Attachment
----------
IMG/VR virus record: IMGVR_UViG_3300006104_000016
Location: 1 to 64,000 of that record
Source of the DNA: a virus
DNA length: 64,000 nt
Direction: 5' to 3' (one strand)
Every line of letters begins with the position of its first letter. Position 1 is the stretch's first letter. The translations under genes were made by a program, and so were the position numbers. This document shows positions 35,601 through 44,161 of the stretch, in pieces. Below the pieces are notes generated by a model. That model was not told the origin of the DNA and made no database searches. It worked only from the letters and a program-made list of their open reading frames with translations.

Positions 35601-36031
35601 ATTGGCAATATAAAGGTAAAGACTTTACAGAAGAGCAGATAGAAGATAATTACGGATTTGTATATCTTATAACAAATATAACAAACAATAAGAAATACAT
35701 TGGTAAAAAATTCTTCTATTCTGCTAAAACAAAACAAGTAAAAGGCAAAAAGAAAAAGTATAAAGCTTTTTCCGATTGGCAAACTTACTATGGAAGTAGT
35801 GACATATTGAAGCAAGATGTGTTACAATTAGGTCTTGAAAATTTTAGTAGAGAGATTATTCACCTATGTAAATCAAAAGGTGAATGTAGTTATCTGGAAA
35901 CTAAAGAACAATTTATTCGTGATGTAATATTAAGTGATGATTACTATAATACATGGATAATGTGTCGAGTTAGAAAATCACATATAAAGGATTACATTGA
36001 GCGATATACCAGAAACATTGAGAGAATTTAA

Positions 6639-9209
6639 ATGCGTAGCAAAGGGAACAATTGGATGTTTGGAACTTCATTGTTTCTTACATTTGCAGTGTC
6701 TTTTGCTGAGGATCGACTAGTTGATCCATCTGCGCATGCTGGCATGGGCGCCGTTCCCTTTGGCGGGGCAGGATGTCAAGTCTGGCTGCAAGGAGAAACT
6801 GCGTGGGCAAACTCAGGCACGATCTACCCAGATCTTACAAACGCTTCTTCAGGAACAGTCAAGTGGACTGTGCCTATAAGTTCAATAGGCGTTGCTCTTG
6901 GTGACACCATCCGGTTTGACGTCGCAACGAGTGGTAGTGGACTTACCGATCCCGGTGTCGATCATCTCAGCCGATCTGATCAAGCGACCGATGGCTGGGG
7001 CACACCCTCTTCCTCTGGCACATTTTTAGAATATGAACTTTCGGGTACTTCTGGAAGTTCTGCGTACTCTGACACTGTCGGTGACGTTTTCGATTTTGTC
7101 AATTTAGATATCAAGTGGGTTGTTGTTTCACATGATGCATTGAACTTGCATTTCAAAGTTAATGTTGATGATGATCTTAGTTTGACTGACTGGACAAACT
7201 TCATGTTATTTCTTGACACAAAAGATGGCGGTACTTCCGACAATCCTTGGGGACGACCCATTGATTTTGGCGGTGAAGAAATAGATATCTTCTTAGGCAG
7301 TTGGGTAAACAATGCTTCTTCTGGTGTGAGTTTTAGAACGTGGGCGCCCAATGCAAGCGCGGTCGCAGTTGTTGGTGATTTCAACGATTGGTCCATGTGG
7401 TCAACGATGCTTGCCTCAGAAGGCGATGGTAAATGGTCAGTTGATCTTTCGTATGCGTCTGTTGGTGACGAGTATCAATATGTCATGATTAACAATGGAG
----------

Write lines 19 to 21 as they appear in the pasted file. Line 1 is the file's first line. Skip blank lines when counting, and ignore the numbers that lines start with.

7101 AATTTAGATATCAAGTGGGTTGTTGTTTCACATGATGCATTGAACTTGCATTTCAAAGTTAATGTTGATGATGATCTTAGTTTGACTGACTGGACAAACT
7201 TCATGTTATTTCTTGACACAAAAGATGGCGGTACTTCCGACAATCCTTGGGGACGACCCATTGATTTTGGCGGTGAAGAAATAGATATCTTCTTAGGCAG
7301 TTGGGTAAACAATGCTTCTTCTGGTGTGAGTTTTAGAACGTGGGCGCCCAATGCAAGCGCGGTCGCAGTTGTTGGTGATTTCAACGATTGGTCCATGTGG